Once you have a Graphics object, the next step is to decide what you're going to draw on the surface. You may need one or more of the three objects: pen, brush, or image. In this chapter we will concentrate on pens and brushes only. Images are discussed in Chapters 7 and 8.

In GDI+ the Pen and Brush classes represent a pen and a brush, respectively. The abstract Brush class functionality is accessed through its derived classes: SolidBrush and HatchBrush, among others. Pens are used when you need to draw lines, rectangles, and curve boundaries. Brushes are used when you need to fill graphics objects. Chapter 4 discusses pens and brushes in detail.

The Pen class constructor takes as arguments the color and width of the pen. The following code creates a red pen with a width of 3 pixels and a black pen with a width of 1 pixel. The Pens class provides static members, each of which represents a pen with a particular color.


 
Pen redPen = new Pen(Color.Red, 3);
Pen blackPen = Pens.Black;

 

The SolidBrush class represents a solid brush in GDI+. This class's constructor takes a color as an argument. The following code creates a green solid brush.


 
SolidBrush greenBrush = new SolidBrush(Color.Green);

 

2.3.5 Drawing Graphics Shapes

Once you have the surface, pens, and/or brushes, you can draw lines, shapes, curves, or images. The Graphics class provides draw and fill methods to draw and fill graphics shapes, curves, or images. For example, the FillRectangle method draws a rectangle with a filled color, and DrawRectangle draws the boundary of a rectangle with the specified pen. Draw methods take a pen as an argument, and fill methods take a brush.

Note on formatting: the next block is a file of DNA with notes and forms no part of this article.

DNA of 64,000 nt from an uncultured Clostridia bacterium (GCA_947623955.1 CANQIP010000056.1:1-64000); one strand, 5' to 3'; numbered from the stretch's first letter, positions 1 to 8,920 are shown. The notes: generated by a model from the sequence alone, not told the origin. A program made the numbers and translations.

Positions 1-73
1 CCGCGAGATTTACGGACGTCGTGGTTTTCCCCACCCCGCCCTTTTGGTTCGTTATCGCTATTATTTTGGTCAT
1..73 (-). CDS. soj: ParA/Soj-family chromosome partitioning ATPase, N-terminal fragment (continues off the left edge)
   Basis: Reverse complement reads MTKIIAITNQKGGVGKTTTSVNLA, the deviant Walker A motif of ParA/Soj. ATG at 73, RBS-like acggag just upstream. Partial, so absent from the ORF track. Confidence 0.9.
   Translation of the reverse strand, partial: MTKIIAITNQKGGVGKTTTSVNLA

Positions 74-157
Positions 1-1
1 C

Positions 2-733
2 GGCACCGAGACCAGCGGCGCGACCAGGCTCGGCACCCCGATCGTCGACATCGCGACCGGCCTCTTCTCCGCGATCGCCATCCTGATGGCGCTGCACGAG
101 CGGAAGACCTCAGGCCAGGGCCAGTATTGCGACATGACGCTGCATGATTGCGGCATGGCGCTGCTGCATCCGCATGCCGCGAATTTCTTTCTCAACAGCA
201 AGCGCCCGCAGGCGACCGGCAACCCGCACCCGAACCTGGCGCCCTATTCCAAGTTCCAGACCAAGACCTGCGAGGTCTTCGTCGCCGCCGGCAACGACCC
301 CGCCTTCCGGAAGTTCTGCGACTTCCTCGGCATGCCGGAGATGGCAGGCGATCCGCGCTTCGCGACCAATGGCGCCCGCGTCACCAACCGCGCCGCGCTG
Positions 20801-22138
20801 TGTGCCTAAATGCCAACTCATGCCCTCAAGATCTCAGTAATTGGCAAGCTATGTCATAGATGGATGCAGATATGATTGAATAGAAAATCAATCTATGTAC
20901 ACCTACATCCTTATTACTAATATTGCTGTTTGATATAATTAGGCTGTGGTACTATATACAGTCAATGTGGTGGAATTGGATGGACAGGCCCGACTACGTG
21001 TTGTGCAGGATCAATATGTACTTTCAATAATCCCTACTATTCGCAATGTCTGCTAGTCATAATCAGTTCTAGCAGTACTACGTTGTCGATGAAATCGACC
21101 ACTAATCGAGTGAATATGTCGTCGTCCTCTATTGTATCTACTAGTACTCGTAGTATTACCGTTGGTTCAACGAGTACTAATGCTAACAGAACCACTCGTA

We override the OnPaint method and write the code in Listing 2.1 on this method. As Listing 2.1 shows, we first set the smoothing mode of the Graphics object by setting its SmoothingMode property. The SmoothingMode enumeration is defined in the System.Drawing.Advanced2D namespace and is used to set the quality of a graphics object. In our code, we set the smoothing mode to anti-aliasing. We will discuss this in more detail in Chapters 8 and 9.

After that we create a rectangle, two pens, and a solid brush. In the next code snippet, we call the DrawRectangle, FillEllipse, and DrawLine methods. The DrawRectangle method draws the boundaries of a rectangle, the FillEllipse method fills an ellipse with the specified brush, and the DrawLine method draws a line using the specified pen. Chapter 3 will discuss the fill and draw methods in more detail.

Listing 2.1 Drawing lines, rectangles, and ellipses

protected override void OnPaint(PaintEventArgs e)
{
 // Obtain the Graphics object
 Graphics g = e.Graphics;
 // Set the smoothing mode of the surface
 g.SmoothingMode = SmoothingMode.AntiAlias;
 // Create a rectangle with height 100 and width 100
 Rectangle rect = new Rectangle(20, 20, 100, 100);
 // Create two Pen objects, one red and one black
 Pen redPen = new Pen(Color.Red, 3);
 Pen blackPen = Pens.Black;
 // Create a SolidBrush object
 SolidBrush greenBrush = new SolidBrush(Color.Green);
 // Draw shapes and lines
 g.DrawRectangle(redPen, rect);
 g.FillEllipse(greenBrush, rect);
 g.DrawLine(blackPen, 0, 250, this.Width, 250);
 g.FillEllipse(Brushes.Blue, 70, 220, 30, 30);
 g.FillEllipse(Brushes.SkyBlue, 100, 210, 40, 40);
 g.FillEllipse(Brushes.Green, 140, 200, 50, 50);
 g.FillEllipse(Brushes.Yellow, 190, 190, 60, 60);
 g.FillEllipse(Brushes.Violet, 250, 180, 70, 70);
 g.FillEllipse(Brushes.Red, 320, 170, 80, 80);
}

2.3.6 Releasing Objects